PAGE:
The Development of Empathy
To understand and design educational approaches to fostering empathy in physicians-in-training, the nature and development of empathy should first be understood. Empathy may be generally defined as the capacity or action of “understanding, being aware of, or sensitive to, or vicariously experiencing the feelings, thoughts or experiences of another.”13 Implicit within this definition is the idea of individuals as social beings; and as a positive social attribute, the concept of empathy validates the relationships that are at the core of human interactions and is, therefore, intimately connected with the concept of moral development.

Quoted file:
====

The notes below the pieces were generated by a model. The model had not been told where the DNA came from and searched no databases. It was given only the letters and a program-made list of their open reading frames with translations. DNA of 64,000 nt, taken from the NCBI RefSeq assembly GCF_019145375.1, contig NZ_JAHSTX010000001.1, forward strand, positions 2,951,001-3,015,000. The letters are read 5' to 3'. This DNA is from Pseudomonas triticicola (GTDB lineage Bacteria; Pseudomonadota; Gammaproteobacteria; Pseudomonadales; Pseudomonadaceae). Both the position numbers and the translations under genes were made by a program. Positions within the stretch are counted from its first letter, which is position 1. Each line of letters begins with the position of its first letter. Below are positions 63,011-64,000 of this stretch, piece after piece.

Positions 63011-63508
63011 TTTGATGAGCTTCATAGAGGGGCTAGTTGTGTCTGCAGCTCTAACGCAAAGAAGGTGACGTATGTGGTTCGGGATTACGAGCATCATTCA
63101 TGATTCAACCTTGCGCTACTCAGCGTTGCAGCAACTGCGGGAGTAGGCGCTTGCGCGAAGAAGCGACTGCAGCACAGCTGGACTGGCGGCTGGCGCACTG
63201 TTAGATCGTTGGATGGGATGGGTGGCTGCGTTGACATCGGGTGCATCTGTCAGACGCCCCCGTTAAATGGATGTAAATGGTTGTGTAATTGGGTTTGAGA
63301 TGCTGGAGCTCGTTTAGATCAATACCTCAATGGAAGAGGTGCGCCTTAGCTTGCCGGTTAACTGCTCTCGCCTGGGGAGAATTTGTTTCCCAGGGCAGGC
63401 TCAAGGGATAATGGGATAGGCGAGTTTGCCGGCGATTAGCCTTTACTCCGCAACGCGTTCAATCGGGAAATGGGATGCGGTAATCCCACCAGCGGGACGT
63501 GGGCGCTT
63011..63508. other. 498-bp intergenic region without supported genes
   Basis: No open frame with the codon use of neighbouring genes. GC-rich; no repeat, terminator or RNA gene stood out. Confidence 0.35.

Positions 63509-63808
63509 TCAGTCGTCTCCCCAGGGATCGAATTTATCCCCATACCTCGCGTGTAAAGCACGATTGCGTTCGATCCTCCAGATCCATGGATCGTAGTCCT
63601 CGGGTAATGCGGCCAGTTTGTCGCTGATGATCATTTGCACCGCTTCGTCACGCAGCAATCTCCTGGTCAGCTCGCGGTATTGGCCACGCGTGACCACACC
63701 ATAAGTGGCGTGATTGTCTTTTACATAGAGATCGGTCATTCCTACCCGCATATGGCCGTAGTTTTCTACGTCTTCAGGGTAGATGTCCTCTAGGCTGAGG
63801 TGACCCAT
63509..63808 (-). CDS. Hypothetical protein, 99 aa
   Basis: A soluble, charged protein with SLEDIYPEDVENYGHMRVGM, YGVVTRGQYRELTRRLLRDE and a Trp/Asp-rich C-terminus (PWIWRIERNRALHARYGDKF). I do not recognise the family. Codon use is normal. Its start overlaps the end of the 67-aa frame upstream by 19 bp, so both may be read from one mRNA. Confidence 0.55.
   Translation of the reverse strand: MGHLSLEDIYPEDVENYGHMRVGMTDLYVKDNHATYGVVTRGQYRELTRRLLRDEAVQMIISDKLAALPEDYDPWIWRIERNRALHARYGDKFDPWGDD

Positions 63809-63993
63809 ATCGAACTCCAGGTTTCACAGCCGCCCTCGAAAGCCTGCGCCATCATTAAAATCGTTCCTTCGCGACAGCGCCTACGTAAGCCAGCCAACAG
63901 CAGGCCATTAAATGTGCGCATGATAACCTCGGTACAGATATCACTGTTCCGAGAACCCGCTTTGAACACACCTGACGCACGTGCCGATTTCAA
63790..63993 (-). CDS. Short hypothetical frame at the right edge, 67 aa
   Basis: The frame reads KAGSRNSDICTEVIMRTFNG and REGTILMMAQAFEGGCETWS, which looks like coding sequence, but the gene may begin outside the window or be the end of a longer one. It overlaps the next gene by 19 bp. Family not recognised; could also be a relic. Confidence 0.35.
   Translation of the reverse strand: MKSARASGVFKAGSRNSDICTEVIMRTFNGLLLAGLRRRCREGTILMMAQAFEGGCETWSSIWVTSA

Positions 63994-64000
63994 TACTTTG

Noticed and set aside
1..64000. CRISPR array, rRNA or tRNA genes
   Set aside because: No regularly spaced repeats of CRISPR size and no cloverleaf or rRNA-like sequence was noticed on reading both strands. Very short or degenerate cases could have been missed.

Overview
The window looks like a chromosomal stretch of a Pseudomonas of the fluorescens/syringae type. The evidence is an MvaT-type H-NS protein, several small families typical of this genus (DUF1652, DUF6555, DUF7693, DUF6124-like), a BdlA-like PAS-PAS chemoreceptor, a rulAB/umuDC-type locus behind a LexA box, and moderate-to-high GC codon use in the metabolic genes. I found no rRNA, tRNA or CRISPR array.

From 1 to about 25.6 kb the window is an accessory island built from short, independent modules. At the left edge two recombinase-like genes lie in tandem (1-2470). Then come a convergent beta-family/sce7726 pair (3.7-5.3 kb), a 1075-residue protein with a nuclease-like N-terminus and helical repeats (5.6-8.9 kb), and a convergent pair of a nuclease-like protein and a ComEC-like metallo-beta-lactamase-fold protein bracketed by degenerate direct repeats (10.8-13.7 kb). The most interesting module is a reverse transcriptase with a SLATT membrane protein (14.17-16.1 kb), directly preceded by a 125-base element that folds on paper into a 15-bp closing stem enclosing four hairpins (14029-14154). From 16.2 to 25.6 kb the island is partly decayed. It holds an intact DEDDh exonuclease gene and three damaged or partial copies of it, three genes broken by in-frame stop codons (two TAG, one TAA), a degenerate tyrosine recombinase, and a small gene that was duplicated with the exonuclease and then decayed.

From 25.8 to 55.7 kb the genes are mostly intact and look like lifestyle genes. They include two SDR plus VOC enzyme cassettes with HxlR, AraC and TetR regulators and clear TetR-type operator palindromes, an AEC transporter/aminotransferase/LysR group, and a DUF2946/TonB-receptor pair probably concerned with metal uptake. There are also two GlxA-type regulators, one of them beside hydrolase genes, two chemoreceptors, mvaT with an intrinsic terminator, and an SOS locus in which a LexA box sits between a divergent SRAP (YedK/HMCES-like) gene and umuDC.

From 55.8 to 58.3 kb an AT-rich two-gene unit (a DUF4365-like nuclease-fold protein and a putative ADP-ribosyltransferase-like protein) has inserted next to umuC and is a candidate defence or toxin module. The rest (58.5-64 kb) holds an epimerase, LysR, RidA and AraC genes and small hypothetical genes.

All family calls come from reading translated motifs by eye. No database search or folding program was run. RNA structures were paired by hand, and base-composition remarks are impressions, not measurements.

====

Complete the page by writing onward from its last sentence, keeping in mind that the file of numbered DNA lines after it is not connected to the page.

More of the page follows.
Throughout history, all societies and cultures have generated ethical principles and codes of conduct in order to reconcile individual self-interest with that of the group. More recently, cognitive-developmental theorists—most notably Jean Piaget,14 Lawrence Kohlberg,15 and their successors16—have proposed models in which the development of the self is intimately linked with discovery of the other. Development, according to these theories, occurs in an invariant sequence of stages that in part involves the gradual recognition that other individuals have perspectives and values which differ from one’s own. A fundamental aspect of these different stages is a reconciliation of self-interest with that of others, that is, the gradual acquisition of skills in exercising self-interest in the context of a society of similarly motivated individuals. Both Piaget and Kohlberg see progression through each of their respective developmental stages as occurring in a cognitive, rather than affective, domain; that is, although both thinkers stress the importance of social interaction in moral development, both see individual moral development as a cognitive process, largely divorced from the feelings that those experiences evoke.14,15,17